The extension of the CJRS to June 2020 was roundly very welcomed and met with relief within the sector. However, this support does not quite address the immediate nor longer term implications.
There needs to be year-long government financial support as charities rely heavily on corporate donations in order to survive. Access to these donations will be almost impossible for the foreseeable future, whilst many businesses themselves are struggling to financially survive.
What will the likely long-term impact of Covid-9 be on the sector, and what support is needed to deal with those?
Long term impacts:
- Increase levels of risk for young people, especially those most vulnerable to exploitation. Research conducted by Young Manchester, a dynamic children’s’ charity working to create outstanding opportunities for children across Greater Manchester, concludes that two of the biggest drivers for exploitation and engaging in gangs are poverty and violence in the home, both of which are on the rise
- Increase risk of serious medically diagnosed mental health conditions. Sustained lockdown and restrictions on movement negatively impact on the health and well-being of young people’s ability to develop healthy relationships, social skills and engage with education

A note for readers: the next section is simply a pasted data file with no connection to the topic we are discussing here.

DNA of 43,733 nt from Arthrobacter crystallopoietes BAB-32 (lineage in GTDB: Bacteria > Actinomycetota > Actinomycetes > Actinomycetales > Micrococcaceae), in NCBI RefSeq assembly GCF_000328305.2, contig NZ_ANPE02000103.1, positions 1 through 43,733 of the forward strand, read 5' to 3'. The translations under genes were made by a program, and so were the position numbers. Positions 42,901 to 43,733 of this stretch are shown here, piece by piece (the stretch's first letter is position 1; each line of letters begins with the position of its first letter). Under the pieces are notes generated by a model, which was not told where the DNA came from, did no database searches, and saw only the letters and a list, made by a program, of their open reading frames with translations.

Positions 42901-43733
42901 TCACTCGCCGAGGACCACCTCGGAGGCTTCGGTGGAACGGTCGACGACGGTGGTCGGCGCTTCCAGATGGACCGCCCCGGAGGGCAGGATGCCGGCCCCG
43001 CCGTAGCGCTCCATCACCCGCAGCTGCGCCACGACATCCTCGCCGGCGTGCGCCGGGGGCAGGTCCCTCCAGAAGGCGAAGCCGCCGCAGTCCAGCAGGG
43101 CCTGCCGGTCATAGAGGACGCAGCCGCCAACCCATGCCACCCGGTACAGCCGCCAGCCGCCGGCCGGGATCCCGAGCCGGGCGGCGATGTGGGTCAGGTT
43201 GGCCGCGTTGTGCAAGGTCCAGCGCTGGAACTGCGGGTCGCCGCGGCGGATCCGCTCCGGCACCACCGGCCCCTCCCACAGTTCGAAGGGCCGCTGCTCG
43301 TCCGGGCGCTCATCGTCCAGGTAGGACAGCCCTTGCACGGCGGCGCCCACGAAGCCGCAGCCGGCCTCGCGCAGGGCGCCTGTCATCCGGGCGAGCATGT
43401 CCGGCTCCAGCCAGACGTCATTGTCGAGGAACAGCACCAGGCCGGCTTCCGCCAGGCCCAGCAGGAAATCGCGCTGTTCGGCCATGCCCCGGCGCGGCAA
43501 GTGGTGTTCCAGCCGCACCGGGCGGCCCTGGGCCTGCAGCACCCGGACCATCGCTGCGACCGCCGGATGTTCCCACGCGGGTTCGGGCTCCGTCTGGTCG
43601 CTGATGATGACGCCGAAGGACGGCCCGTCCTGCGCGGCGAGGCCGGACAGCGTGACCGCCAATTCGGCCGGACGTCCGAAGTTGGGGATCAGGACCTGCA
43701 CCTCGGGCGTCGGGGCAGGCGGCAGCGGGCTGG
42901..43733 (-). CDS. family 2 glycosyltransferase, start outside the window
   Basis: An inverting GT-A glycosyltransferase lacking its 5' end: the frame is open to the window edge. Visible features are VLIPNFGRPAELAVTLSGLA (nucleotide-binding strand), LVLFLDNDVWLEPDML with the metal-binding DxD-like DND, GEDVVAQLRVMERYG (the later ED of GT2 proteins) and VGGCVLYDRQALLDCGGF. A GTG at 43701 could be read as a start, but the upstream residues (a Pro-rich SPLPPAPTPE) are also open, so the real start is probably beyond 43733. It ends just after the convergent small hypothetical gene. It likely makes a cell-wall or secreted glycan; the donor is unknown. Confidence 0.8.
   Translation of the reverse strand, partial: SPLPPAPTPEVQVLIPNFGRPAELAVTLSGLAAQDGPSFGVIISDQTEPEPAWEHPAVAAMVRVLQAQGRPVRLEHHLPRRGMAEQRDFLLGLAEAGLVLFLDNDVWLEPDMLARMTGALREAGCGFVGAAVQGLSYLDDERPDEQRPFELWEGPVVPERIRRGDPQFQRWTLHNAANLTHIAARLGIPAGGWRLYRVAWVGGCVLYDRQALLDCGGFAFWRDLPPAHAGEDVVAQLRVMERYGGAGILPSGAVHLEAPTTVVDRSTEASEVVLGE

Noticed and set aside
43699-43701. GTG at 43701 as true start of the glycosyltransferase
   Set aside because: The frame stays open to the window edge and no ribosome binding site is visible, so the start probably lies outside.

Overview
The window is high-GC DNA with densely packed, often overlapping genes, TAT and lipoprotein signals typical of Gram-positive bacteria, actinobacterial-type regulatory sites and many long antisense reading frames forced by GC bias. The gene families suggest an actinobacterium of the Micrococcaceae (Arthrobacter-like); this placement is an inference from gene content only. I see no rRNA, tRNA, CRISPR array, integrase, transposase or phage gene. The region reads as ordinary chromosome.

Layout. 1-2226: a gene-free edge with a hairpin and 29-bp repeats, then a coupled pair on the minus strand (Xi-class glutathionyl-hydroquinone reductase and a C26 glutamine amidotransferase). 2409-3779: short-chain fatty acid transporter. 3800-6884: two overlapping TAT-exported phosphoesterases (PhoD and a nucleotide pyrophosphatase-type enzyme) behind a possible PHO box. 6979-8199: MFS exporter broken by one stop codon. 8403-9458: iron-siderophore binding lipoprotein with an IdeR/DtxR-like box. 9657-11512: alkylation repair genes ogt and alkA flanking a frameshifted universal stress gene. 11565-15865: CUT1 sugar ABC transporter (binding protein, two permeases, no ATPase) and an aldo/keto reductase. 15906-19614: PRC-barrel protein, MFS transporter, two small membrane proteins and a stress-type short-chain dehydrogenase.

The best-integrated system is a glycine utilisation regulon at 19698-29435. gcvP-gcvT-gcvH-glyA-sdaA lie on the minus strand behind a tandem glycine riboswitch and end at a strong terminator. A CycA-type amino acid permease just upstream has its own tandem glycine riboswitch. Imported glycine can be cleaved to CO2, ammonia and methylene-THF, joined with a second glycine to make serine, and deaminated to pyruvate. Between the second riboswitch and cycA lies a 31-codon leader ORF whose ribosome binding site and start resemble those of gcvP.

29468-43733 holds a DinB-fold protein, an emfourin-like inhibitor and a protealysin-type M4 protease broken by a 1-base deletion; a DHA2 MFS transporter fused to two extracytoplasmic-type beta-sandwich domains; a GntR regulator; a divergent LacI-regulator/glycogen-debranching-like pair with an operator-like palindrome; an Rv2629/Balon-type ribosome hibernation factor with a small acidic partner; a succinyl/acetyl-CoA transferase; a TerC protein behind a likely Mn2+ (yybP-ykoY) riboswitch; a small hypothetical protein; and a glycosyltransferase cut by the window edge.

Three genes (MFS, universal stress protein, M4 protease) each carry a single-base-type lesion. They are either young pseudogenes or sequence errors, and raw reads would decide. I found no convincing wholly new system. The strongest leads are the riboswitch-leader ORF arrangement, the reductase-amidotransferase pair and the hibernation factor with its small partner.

- Increase in unemployment, as business inevitably struggles and potentially fold, there will be a large decrease in apprenticeship opportunities. In Manchester, 6% of 16-18-year olds are not in education, employment or training (NEET); this is one of the highest figures in Greater Manchester and above the overall north west average of 4.8%.
- Investment in the youth and play sector – whilst some progress is being made, the sector is still the underdog and mainly reliant on itself to survive. Current funding levels do not meet the need required, and the sector often scraps for the crumbs because that’s all we’re ever offered.
On 8th April 2020 Rishi Sunak Chancellor of the Exchequer said: “One of the greatest strengths as a country is our civil society. The local charities who provide so much compassion, care and community to the most vulnerable in our country. You have not been forgotten”.